Entertainment » Movies

Insidious Chapter 2

by Kevin Taft
EDGE Media Network Contributor
Friday Sep 13, 2013
A scene from ’Insidious Chapter 2’
A scene from ’Insidious Chapter 2’  (Source:FilmDistrict)

Probability was high that, after the success of James Wan and Leigh Whannell's first outing of insidiousness, a follow-up would be in order. The biggest problem with "Insidious: Chapter 2," though, is that it comes right on the heels of Wan's summer effort, "The Conjuring," which was his best and more frightening horror film yet.

Here, Whannell crafts a script that isn't as tight as the first film, nor is it scary, but it does link both installments together in clever and inventive ways. It just doesn't totally add up to a whole lotta' fright.

The film opens the day after the events of the first film. Parapsychologist Elise (Lyn Shaye) is dead by strangulation, and Josh and Rose Lambert (Patrick Wilson and Rose Byrne respectively) are trying to put a handle on what just happened. If you recall, their youngest son was in a purgatory-type alternate dimension called The Further, and Josh had to go inside of it to rescue him. Now that he's out, and his son is safe, we start to notice that something isn't quite right with dear old dad.

The family moves in with Josh's mom Lorraine (Barbara Hershey) and they think their hauntings are behind them, but alas, things start moving around, pianos start playing by themselves, and spooky ghosts keep popping up to scare everyone. It's pretty standard stuff. But interspersed throughout this tale of "what's wrong with Papa?" is a flashback story that reveals the childhood of Josh and how he is the link to what is happening. This is by far the most fascinating aspect of "Insidious: Chapter Two." Even when things get rote and there's a 'been there, seen' that aspect to it, once the twists of the story start coming, it becomes a much more interesting film.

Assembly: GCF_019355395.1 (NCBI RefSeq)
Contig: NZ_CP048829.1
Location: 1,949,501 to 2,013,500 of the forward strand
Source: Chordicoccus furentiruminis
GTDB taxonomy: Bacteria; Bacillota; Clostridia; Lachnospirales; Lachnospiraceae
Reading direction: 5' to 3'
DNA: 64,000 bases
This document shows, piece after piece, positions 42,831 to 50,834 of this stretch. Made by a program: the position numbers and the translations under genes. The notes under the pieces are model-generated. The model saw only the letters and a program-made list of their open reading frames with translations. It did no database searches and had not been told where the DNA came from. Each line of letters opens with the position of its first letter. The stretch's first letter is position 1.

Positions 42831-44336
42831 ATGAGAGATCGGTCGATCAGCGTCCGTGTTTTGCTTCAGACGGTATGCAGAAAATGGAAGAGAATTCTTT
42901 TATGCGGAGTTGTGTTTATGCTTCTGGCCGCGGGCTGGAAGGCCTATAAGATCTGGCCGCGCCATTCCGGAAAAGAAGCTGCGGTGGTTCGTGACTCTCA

The issue is the first half of the movie, which is sporadically interesting, but it's so much of what we've seen from Wan before it teeters on boring. Wan and Whannell borrow from every horror movie they know ("Poltergeist" and "The Shining" being the most glaring examples), and Wan amps up his aesthetic, making this sequel about as subtle as an elephant in a cymbal factory. Loud noises. Grating music. Actors with heavy makeup spook around as the ghosts, popping out and slapping people, then leaving as suddenly as they appeared. It's all a bit silly, and not the least bit scary. In fact, Wan and Whannell confess they wanted to make more of a domestic thriller than a horror movie, but this alteration isn't fully formed. When the mythology begins to build and the links between films are explored, then the script really takes off.

The cast is fine, but because the film piles on so much silliness, it's a testament to Rose Byrne, Patrick Wilson, and Barbara Hershey that we are able to take it seriously enough that we aren't laughing it off the screen. I do think they occasionally play it for giggles, but they still do a decent job of making you care. It's always nice to see Lin Shaye, and she returns in two interesting ways here. They even use her voice in a flashback sequence dubbing the actress who plays her "younger self."

The locations are terrific, but when you've seen one creepy Victorian house you've kind of seen them all. So, after a while it's hard to tell apart the three houses that they use. James Wan does not have a subtle hand, and his scares and what he thinks are scary elements, oftentimes are just silly. The use of a child's toy is particularly creepy, but the constant use of actors in bad makeup acting as specters borders on annoying.

Again, it's not terrible, and the interplay between the two films is fun, so for that reason people should make the time to check it out. Whether it's worth spending a night at the theatre is anyone's guess. It'll probably just as effective while sitting on your couch drinking beer and eating homemade popcorn.

Kevin Taft is a screenwriter/critic living in Los Angeles with an unnatural attachment to 'Star Wars' and the desire to be adopted by Steven Spielberg.


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